Supporting Polish companies and local entrepreneurs is particularly important when prices are rising and the economy is slowing down, a recent report by Eurocash has unveiled.
The Równi w Biznesie report (Equal Business Ranking) prepared by the retailer has shown that small local businesses struggle with discriminatory terms of cooperation compared with discounters and centrally managed retail chains.
The study examines the pricing and distribution strategy of the largest FMCG producers in Poland.
In the retail trade sector, local entrepreneurs account for almost half of the market (45.4%) in Poland, the retailer noted citing data from NielsenIQ.
Małgorzata Obrebska, director of the central purchasing department and private-label at Eurocash Group, commented, "Poland is undoubtedly an entrepreneurial country. As many as 99.8% of companies in our country belong to the SME sector, generating practically half of our GDP. Importantly, the vast majority of entrepreneurs operate locally, powering the regions in which they operate with their work and taxes. Supporting them is extremely important, and even more so at a time when we need to focus very hard on boosting the Polish economy.
"In our quarterly ranking, we check what terms of cooperation manufacturers offer to the independent channel, and what terms to the centrally managed discount and supermarket chains. The ranking is also a valuable tool for us in discussions with suppliers."
In addition to market share, local trade is also important for Poland because it reaches the residents of the smallest towns.
It is expected to grow further as more people in the country are choosing less populated areas over cities.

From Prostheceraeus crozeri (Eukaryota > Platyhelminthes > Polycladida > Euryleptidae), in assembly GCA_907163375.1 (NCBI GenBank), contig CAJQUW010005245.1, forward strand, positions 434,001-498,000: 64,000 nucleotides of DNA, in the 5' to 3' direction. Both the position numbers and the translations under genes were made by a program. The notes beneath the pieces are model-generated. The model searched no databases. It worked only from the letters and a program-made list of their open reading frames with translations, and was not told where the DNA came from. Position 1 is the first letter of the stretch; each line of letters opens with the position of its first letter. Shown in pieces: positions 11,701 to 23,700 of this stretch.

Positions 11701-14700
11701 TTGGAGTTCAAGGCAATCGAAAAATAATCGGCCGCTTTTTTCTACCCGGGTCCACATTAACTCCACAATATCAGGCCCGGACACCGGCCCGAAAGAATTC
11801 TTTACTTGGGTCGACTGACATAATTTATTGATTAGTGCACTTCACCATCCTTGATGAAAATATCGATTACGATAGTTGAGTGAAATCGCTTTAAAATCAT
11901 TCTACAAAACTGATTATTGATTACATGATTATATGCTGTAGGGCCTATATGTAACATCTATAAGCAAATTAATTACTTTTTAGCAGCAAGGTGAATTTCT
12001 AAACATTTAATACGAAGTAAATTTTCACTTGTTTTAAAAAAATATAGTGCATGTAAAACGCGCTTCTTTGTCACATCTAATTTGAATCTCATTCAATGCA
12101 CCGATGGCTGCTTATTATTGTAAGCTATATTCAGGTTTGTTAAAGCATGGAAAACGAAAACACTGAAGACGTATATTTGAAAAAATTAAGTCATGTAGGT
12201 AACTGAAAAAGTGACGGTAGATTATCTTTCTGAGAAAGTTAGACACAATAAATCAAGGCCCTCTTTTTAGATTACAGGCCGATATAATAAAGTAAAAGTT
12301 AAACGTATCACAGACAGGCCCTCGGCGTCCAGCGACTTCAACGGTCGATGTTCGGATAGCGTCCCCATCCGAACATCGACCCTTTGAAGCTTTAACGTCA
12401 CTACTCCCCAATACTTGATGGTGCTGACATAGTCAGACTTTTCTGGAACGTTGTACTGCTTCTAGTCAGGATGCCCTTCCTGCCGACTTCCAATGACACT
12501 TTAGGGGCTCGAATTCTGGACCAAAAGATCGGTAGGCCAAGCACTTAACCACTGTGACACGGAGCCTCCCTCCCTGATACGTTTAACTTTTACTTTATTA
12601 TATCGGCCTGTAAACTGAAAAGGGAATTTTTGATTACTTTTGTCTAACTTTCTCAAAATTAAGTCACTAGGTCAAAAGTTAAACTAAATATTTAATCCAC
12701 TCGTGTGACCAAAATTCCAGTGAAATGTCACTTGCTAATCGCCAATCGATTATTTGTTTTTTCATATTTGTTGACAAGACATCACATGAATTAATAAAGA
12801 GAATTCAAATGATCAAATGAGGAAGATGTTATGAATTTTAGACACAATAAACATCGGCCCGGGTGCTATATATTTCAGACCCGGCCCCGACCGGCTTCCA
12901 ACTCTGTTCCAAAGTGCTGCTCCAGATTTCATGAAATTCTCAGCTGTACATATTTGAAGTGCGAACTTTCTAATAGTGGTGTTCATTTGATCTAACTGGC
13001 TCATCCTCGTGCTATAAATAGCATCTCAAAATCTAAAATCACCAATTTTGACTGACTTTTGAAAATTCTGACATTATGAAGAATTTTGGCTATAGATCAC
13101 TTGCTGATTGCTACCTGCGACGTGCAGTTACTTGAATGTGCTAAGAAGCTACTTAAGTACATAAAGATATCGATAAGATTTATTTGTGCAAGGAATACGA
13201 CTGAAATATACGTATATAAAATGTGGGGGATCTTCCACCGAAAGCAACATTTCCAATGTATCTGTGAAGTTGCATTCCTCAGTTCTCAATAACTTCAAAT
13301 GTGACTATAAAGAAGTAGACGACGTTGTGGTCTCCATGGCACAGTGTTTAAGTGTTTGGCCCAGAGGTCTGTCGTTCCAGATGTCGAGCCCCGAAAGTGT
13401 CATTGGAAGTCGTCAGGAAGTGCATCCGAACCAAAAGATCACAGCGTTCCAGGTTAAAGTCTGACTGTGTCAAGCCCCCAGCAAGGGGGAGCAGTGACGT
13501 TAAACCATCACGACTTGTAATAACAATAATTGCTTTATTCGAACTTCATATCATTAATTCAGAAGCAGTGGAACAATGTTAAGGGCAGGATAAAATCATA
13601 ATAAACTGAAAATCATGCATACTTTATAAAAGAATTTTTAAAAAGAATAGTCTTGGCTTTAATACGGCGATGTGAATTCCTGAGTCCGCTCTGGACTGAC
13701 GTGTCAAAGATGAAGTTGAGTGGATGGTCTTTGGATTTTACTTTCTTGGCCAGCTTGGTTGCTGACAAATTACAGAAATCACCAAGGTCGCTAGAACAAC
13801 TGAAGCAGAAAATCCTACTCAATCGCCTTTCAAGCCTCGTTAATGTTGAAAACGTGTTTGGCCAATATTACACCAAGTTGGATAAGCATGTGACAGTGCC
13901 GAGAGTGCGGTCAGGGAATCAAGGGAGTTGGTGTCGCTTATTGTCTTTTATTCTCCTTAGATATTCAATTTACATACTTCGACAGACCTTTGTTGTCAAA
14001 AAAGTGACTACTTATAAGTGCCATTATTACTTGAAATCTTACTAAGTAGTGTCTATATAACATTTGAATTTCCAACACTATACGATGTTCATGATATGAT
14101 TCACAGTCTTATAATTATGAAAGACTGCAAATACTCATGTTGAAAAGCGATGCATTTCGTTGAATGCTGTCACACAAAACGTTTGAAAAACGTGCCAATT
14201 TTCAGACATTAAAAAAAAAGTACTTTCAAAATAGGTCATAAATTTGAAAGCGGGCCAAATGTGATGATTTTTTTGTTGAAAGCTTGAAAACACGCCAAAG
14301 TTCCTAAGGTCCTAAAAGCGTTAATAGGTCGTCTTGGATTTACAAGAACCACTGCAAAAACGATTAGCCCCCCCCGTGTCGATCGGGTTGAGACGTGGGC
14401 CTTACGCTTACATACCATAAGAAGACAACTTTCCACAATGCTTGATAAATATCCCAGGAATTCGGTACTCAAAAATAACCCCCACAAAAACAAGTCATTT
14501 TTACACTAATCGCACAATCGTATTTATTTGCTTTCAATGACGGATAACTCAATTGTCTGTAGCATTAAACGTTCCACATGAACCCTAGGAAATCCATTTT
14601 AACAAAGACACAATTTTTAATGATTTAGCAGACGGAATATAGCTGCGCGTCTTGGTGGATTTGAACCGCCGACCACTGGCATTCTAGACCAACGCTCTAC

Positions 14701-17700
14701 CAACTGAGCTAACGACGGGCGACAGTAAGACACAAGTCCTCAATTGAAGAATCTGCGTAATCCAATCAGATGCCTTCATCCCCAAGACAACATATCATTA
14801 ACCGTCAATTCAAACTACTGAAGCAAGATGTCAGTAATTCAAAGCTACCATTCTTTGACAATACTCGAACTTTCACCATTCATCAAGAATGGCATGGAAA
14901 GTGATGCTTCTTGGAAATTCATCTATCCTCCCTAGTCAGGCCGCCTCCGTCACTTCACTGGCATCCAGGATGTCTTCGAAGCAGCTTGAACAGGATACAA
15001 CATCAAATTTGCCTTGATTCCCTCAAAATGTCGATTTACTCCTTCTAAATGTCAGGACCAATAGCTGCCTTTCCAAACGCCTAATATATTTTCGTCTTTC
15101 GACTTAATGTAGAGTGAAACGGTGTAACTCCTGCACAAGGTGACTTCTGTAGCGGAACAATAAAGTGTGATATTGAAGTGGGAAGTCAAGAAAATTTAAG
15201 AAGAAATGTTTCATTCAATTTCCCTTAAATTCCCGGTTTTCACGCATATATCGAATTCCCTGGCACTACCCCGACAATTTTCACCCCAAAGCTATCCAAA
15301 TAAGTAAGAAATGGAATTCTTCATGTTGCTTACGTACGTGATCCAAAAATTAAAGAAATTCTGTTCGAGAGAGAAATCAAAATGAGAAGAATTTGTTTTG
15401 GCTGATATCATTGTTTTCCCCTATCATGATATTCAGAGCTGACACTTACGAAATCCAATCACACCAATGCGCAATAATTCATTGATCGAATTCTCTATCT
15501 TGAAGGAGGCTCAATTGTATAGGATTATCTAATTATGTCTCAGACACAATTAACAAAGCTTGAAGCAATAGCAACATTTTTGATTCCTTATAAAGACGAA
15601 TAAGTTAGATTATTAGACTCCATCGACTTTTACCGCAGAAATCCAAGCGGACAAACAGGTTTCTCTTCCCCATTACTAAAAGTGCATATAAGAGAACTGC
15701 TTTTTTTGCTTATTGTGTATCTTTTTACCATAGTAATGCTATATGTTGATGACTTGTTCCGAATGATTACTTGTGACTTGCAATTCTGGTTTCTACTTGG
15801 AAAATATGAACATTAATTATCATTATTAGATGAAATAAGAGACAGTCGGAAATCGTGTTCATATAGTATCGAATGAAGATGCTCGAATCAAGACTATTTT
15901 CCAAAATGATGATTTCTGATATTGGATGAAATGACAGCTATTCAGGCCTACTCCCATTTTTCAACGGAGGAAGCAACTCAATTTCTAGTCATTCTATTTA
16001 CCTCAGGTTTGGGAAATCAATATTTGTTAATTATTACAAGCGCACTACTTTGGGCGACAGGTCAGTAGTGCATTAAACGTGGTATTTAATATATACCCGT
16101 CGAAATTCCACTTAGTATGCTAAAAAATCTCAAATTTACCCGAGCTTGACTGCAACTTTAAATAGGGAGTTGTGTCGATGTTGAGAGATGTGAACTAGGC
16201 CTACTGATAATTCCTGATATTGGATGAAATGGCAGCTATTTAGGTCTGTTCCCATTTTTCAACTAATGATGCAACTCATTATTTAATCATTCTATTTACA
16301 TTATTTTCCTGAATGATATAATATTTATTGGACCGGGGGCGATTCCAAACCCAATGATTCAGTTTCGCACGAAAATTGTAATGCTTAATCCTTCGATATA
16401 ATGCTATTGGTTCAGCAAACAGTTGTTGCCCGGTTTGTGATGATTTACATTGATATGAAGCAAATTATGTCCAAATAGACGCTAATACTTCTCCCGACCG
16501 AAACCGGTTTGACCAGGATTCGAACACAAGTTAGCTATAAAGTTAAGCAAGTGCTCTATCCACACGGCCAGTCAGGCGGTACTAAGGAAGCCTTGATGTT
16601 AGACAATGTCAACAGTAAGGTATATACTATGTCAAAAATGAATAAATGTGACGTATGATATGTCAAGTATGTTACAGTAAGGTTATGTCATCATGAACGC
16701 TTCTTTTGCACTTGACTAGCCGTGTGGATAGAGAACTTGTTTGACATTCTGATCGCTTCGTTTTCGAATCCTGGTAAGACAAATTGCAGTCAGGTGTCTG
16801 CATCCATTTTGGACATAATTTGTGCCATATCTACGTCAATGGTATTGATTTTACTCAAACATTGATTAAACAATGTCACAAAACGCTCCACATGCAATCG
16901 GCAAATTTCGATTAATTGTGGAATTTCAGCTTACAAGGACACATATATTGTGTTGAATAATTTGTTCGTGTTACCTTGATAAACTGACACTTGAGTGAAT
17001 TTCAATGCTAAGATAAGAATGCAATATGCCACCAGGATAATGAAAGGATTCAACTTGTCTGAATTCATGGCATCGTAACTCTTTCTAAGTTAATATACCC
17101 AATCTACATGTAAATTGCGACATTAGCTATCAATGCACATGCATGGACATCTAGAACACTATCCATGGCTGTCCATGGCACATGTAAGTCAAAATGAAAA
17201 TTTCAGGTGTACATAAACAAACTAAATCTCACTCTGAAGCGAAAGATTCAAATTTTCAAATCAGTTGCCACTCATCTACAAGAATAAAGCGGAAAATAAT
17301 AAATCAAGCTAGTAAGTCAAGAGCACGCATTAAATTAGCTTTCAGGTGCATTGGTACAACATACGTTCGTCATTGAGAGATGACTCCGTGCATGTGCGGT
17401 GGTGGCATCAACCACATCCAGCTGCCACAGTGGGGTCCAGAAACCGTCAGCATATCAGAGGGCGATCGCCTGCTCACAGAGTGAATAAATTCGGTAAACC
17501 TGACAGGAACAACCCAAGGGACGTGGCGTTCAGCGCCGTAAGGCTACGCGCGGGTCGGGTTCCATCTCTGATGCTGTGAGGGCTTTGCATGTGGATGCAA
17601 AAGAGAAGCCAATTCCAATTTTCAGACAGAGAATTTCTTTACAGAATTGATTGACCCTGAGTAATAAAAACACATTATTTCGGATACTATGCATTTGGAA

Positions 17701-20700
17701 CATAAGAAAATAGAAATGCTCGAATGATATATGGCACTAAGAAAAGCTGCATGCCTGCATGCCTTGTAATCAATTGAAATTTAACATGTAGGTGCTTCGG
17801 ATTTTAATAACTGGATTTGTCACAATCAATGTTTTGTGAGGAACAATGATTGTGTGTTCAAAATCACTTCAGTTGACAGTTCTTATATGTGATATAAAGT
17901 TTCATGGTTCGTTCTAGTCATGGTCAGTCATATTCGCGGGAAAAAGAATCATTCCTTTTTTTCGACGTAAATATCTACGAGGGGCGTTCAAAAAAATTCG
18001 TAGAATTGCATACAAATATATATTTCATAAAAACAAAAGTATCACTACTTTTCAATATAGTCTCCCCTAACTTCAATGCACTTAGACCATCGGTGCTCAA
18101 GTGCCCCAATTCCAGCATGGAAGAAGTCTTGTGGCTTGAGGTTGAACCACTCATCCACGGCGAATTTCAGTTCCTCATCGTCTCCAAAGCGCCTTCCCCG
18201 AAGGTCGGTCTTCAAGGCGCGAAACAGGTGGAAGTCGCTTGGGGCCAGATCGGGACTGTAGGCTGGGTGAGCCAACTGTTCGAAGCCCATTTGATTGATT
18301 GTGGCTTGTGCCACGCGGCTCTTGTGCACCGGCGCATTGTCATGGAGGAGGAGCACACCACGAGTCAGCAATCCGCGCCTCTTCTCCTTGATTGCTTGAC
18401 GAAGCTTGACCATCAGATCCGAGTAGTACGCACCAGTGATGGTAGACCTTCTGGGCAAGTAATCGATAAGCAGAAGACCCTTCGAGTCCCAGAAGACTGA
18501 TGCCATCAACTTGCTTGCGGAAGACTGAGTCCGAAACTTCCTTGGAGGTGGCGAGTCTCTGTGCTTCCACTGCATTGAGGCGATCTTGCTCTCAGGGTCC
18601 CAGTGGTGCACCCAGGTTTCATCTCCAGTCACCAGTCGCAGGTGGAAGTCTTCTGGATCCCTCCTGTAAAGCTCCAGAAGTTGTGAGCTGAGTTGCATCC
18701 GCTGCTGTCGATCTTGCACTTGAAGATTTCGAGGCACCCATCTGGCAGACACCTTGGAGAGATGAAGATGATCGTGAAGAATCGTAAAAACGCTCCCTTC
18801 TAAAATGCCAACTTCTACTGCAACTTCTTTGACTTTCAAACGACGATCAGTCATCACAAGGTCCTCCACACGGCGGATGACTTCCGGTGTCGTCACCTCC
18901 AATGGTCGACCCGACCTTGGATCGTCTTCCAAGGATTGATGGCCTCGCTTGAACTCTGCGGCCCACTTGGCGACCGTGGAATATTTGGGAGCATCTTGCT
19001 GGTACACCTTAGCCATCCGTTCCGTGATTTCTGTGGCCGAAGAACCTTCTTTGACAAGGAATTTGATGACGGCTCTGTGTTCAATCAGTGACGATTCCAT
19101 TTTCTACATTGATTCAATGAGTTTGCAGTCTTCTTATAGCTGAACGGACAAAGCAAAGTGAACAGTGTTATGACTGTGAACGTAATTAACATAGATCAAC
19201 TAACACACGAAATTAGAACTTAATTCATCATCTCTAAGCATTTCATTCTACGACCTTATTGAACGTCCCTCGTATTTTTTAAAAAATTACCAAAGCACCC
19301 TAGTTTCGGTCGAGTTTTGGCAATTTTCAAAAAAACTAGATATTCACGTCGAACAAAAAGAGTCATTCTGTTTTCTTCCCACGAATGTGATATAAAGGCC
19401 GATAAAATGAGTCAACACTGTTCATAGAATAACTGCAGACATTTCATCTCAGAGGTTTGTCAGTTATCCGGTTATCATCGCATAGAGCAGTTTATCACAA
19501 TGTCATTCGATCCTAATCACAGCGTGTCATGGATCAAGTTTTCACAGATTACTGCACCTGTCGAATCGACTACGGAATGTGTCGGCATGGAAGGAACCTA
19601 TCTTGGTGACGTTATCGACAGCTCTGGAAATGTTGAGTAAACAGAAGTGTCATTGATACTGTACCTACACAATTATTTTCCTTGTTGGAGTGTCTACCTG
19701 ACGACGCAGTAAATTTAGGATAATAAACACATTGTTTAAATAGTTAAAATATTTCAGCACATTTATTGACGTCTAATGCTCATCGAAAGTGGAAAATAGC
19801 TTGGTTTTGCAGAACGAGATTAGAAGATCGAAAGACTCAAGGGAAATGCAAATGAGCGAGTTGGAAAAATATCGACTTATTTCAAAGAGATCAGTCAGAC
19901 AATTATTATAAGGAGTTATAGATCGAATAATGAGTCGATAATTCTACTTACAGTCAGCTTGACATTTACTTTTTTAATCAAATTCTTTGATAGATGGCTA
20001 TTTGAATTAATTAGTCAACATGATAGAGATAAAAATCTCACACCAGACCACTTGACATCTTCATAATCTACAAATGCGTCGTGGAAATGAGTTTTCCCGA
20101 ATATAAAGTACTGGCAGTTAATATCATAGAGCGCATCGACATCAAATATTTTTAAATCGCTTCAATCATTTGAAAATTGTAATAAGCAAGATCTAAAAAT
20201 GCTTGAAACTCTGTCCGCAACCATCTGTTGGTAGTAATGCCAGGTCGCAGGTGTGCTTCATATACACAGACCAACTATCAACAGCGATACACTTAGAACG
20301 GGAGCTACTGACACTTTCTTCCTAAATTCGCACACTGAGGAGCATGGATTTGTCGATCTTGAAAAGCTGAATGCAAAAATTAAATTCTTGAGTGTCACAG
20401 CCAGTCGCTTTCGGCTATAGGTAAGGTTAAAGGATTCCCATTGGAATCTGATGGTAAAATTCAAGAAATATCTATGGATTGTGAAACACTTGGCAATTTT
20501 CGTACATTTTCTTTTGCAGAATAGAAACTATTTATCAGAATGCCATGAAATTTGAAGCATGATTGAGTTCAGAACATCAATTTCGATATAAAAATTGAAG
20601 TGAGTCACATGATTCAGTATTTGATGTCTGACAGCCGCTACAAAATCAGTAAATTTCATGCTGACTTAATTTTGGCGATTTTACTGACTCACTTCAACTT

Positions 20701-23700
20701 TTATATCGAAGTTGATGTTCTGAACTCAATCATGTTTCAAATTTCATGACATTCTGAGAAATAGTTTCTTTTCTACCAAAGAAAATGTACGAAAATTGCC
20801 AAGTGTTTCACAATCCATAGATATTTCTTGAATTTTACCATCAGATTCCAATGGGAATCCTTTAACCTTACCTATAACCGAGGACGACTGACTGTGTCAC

Data from Poland's Central Statistical Office has shown that between 2011 and 2021, the number of urban residents fell by 3%, while the population in rural areas increased by 1%.
The report also revealed that the large-format channel is favoured by companies that offer dedicated products to centrally managed retail chains. This group includes the producers of Barilla pasta, McCormick mustards, USP Zdrowie teas and Unilever detergents, among others.
Companies also prefer the sweets category and this is evident with an assortment of reasonably priced pralines, chocolates and sweet, pre-packaged pastries from big manufacturers, such as Storck, Lindt & Sprüngli, or Mondelēz International, dominating the shelves of discount stores and supermarkets.
Obrebska said, "Offering fair conditions to the independent segment is a much more rational and long-term measure that we want to convince suppliers to take. In this way, they will not only ensure that they can better reach consumers across the country with their products, but also support the development of local stores, and thus gain an even stronger distribution channel.
"For the rest, this is a channel that competes with the big players on the market by, among other things, proximity to the customer and breadth of assortment, so investing in it, in our opinion, is beneficial for manufacturers."